W: The word "diversity" has become a cliché in the United States today.
W: It seems to me that nowadays Americans cannot turn on the television or read a newspaper without seeing the word pop up somewhere as a description of American demographic.
W: Then what is this diversity in the U.S.? Today we are very pleased to have Dr. James Johnson here on our talk show. Welcome, Dr. Johnson.
W: Dr. Johnson, we know you have done an extensive research on diversity. So what is...how do you define diversity in the American context?
M: Well, at one time, the U.S. was called "a melting pot", you know, which means that people of many different religions, cultures and races could share their traditional cultural identities and blend into one homogeneous nation.
W: Am I right in saying that a melting pot will emphasize the idea of all in one or being the same?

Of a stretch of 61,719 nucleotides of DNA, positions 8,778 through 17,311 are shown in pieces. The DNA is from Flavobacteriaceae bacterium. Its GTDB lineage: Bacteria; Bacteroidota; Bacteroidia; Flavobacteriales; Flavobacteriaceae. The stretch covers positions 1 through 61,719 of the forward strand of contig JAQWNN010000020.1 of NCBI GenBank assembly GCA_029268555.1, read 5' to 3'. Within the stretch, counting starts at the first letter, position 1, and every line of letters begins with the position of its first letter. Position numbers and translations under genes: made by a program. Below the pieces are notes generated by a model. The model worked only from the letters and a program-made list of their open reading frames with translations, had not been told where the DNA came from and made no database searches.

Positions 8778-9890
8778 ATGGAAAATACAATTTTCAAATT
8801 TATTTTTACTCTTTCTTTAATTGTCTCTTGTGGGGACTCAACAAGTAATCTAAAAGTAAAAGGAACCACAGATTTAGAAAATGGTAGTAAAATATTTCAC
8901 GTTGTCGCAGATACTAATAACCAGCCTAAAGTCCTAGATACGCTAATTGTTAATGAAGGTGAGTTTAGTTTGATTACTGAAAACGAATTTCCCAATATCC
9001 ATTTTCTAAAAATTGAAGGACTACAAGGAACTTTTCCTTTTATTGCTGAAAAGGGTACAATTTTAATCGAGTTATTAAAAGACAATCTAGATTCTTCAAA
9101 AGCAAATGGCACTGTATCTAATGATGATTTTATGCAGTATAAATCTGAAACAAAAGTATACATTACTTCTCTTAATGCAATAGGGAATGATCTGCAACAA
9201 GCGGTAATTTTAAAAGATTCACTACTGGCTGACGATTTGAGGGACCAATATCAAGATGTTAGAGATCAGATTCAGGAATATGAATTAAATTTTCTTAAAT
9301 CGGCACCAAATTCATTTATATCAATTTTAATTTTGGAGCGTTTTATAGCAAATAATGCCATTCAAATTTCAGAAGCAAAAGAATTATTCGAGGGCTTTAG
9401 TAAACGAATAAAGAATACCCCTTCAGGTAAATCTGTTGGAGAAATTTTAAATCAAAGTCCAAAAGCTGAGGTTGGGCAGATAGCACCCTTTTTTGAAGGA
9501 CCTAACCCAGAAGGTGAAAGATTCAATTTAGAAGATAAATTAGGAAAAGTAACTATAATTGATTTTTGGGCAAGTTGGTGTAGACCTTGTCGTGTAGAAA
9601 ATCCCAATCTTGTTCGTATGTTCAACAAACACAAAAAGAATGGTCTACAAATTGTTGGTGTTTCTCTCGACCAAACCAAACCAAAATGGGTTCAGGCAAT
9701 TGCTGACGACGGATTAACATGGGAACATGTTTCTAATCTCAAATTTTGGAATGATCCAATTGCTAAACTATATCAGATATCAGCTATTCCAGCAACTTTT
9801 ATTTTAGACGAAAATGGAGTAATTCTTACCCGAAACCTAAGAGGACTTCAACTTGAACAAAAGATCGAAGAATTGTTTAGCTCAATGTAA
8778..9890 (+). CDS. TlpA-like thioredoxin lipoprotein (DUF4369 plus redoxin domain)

M: Yes, you may say so. Umm, of course, when the phrase "melting pot" was popular, there was also the idea of being different.
M: But being different then simply meant Catholic as opposed to Protestant, or Irish as opposed to Swedish or Italian.
W: Has the idea of being different changed over the years?
M: Yes, of course.
M: You see today we use the word "diversity" to refer to more visible ethnic differences, Asian American, African American and Latino, for instance.
M: And religious diversity refers to a variety of world religions, not merely different branches of Christianity.